Gender Diversity in the Norwegian Energy Sector and its Development : A descriptive and explanatory study
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- Master Thesis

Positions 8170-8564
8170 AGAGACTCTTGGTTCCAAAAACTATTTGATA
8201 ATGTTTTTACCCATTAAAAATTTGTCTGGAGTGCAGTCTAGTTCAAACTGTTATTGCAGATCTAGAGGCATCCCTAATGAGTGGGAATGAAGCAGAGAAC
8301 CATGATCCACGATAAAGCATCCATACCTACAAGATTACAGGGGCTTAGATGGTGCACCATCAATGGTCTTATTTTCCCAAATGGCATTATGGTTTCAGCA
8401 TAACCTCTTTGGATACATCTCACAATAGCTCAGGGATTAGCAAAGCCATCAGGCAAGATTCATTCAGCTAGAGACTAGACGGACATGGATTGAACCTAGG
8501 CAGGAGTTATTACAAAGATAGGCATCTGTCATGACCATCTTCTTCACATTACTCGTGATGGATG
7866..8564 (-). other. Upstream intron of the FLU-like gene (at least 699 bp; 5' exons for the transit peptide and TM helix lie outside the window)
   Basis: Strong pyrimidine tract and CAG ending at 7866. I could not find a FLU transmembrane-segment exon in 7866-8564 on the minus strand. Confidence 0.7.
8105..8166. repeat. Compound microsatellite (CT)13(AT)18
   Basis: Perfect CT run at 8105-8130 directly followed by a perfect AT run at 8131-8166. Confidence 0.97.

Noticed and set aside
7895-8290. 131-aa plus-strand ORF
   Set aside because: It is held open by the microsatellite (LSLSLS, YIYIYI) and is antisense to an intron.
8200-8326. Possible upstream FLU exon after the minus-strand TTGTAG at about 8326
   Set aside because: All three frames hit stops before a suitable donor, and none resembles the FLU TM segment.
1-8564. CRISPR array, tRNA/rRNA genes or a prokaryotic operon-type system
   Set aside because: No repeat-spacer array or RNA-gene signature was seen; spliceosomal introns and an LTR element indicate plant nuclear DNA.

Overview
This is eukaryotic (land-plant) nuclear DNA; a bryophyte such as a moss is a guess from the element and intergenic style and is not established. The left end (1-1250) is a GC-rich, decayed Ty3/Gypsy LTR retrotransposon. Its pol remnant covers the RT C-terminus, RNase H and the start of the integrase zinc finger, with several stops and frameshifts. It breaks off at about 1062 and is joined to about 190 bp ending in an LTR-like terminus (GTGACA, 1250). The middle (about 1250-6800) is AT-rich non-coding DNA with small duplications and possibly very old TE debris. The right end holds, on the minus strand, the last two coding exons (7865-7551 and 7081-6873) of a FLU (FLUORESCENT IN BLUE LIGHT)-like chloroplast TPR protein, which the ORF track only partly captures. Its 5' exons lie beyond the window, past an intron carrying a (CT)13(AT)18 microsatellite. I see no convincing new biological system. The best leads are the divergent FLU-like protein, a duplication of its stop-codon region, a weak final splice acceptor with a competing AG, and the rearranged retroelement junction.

Using Norwegian register data accessed through microdata.no, this thesis seeks to provide a description of gender diversity in the Norwegian energy sector, and renewables specifically. Existing research on gender diversity in the energy sectors over the world draws a picture of a male-dominated sector with a persistent gender wage gap. The thesis is divided into two main parts trying to examine the Norwegian energy sector. The first part (chapter 3) is a descriptive analysis on how female participation has evolved from 2000-2019, along with the evolution of several other key characteristics. The second part (chapter 4) attempts to assess the gender wage gap in the Norwegian energy sector using a Blinder-Oaxaca (B-O) decomposition method for the years 2014 and 2018. The aim here is to compare traditional energy to renewable energy and investigate differences in the drivers of the gender wage gap. The findings from the descriptive analysis show that there is little evidence of changes in the percentage of women in the energy workforce across almost all sub-sectors. For renewable energy sources, there is even a decline from 25% to 23% from 2010 to 2019. Regarding the gender wage gap investigation, the findings for the traditional and renewable energy sector are similar. Across all conducted regressions and samples, the unexplained part of the gap is large, meaning only a small part of the gap can be attributed to the observed variables such as education, experience, or occupations. In the B-O decomposition literature, the unexplained gap can often be (partly) attributed to discrimination. We argue that not all of the unexplained gap we find is due to discrimination in the energy sector directly, but could stem from discrimination elsewhere, such as education. There is no apparent pattern as to which of traditional and renewable energy that exhibits the smallest gender wage gap.